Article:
Liberal Coderre steps down as Quebec lieutenant
Published Monday, September 28, 2009 4:33PM EDT
Quebec is the latest battleground for infighting among the federal Liberal party.
Montreal MP Denis Coderre stepped down as the party's Quebec lieutenant, saying he could no longer fully support his party.
"I came to the conclusion that I no longer have the moral authority to serve as Quebec lieutenant," Coderre said during a news conference in his Montreal North riding.
The rift concerns who gets to choose the Liberal candidate in Outremont.
Former justice minister Martin Cauchon, who left politics in 2004, has signaled his intention to return to Parliament Hill and reclaim the Outremont riding he held for 11 years.
However, Ignatieff announced last Monday that he would appoint businesswoman Nathalie Le Prohon as the Liberal candidate in Outremont.
By the end of the week, Ignatieff had reversed his own decision about Outremont to allow for an open nomination contest in the riding.
Cauchon now faces opposition to his candidacy from Dr. Conlam Amozou, while Le Prohon is apparently reconsidering her decision to run in the riding of Jeanne Leber.
Political analyst Jean Lapierre tells CTV News Le Prohon might not even bother leaving her lucrative Hydro-Quebec post to join a party wrought with infighting.
"It's a mess that Mr. Ignatieff now has on his desk," said Lapierre, who once represented the Outrement riding, and was Quebec lieutenant under Paul Martin.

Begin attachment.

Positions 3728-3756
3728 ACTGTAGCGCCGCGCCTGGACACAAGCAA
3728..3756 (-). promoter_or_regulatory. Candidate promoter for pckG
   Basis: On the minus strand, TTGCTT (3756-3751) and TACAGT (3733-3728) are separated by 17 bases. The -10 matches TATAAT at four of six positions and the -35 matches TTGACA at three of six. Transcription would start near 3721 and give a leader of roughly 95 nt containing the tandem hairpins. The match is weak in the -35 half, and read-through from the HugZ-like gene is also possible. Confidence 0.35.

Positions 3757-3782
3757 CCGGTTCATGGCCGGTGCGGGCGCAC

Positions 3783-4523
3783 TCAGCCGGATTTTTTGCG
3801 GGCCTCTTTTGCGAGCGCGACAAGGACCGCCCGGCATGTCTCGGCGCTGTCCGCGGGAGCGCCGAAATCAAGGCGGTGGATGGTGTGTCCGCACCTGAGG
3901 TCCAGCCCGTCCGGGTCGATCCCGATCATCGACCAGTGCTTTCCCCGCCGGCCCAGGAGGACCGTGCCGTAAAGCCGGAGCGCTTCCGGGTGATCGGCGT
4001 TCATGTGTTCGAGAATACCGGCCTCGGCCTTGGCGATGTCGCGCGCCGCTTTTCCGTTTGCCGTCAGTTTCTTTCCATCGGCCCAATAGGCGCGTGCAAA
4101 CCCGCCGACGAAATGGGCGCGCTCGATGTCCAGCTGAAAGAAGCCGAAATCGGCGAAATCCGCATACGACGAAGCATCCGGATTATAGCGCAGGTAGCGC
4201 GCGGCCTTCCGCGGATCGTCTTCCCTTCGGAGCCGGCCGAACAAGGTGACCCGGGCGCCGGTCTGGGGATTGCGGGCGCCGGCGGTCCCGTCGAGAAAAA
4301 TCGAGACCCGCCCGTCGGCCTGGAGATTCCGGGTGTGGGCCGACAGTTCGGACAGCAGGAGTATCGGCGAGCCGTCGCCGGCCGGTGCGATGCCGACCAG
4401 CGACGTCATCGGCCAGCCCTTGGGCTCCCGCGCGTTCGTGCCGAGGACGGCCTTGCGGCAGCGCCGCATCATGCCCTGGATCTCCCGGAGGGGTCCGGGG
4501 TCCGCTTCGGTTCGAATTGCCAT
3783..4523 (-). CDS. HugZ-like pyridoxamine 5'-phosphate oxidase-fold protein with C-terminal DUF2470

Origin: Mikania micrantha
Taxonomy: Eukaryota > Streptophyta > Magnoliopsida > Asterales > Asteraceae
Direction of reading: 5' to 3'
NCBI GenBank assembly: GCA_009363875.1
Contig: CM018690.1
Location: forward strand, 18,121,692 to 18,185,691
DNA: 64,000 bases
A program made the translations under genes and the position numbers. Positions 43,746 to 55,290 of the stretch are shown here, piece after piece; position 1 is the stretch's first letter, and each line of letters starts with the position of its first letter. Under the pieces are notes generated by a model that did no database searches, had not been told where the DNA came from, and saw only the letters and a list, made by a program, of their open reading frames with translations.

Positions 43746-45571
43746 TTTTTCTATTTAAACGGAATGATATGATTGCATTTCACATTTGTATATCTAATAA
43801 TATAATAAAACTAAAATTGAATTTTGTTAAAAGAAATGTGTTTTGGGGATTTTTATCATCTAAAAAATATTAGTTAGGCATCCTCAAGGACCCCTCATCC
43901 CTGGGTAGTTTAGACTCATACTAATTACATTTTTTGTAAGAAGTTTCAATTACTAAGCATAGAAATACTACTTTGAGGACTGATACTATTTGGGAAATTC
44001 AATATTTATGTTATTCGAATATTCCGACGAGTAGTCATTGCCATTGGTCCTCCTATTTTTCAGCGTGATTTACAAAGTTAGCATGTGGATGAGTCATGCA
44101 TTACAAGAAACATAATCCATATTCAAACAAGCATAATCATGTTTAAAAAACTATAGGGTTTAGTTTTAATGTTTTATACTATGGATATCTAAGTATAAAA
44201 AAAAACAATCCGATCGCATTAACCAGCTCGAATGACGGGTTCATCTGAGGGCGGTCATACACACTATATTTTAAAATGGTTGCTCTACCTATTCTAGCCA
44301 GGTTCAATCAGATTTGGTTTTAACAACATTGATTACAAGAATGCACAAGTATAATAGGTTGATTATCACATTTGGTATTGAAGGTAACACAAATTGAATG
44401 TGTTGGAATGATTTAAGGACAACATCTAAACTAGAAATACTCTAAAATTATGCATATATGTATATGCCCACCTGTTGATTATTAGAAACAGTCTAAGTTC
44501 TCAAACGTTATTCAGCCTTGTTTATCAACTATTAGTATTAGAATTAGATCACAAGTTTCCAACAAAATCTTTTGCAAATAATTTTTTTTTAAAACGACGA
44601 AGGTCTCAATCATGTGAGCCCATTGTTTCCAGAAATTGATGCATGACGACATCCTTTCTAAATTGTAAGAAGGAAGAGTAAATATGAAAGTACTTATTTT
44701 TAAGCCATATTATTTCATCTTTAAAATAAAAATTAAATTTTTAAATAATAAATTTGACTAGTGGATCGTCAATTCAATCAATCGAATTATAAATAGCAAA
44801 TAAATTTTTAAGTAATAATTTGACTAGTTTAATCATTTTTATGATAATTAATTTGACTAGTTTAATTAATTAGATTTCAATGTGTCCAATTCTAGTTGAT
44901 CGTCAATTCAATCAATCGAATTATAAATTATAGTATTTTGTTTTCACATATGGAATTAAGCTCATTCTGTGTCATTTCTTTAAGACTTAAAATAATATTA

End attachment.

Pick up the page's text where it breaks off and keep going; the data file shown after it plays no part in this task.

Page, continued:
He echoed Coderre's belief that Toronto-based advisers might have had undue influence on Ignatieff's decision to allow for a contested race in Outremont riding.
"He (Ignatieff) is the one that shook hands with (Nathalie Le Prohon) and then was influenced by his Toronto crowd to change his mind and he didn't even inform his lieutenant or his Quebec team," said Lapierre.
"Pierre Trudeau never would have done something like that ... Paul Martin would never have done this.
"At the end Mr. Ignatieff, who has never been in the trenches, doesn't know what loyalty is all about and I think he's got to learn."
Amozou, who has been signing up new members in Outremont, agrees, saying "we didn't need this conflict for the party."
No Hard Feelings
Michael Ignatieff's office was completely unaware of Coderre's plans and said the Liberal leader had not been in contact with his lieutenant over the weekend.
"The most important thing here is nobody can win power in this country if they can't govern their own party," said CTV Ottawa Bureau Chief Robert Fife. "And Mr. Ignatieff is in a real bind here because polls are falling, he's trying to force an election, and now the party is split. And it's split in an area where Liberals needs to win seats -- in Quebec."
Coderre said he had no hard feelings towards Ignatieff, but pointed the finger at certain Toronto Liberal operatives.
"Don't get me wrong -- I still have confidence in Michael Ignatieff. The reality is that he will have to make some changes around himself and take some decisions."
Coderre said he was also stepping down as the Liberal party's defence critic but would remain in Ottawa as an MP.
Outremont was a onetime Liberal stronghold until New Democrat Thomas Mulcair grabbed the seat in a 2007 by-election upset victory.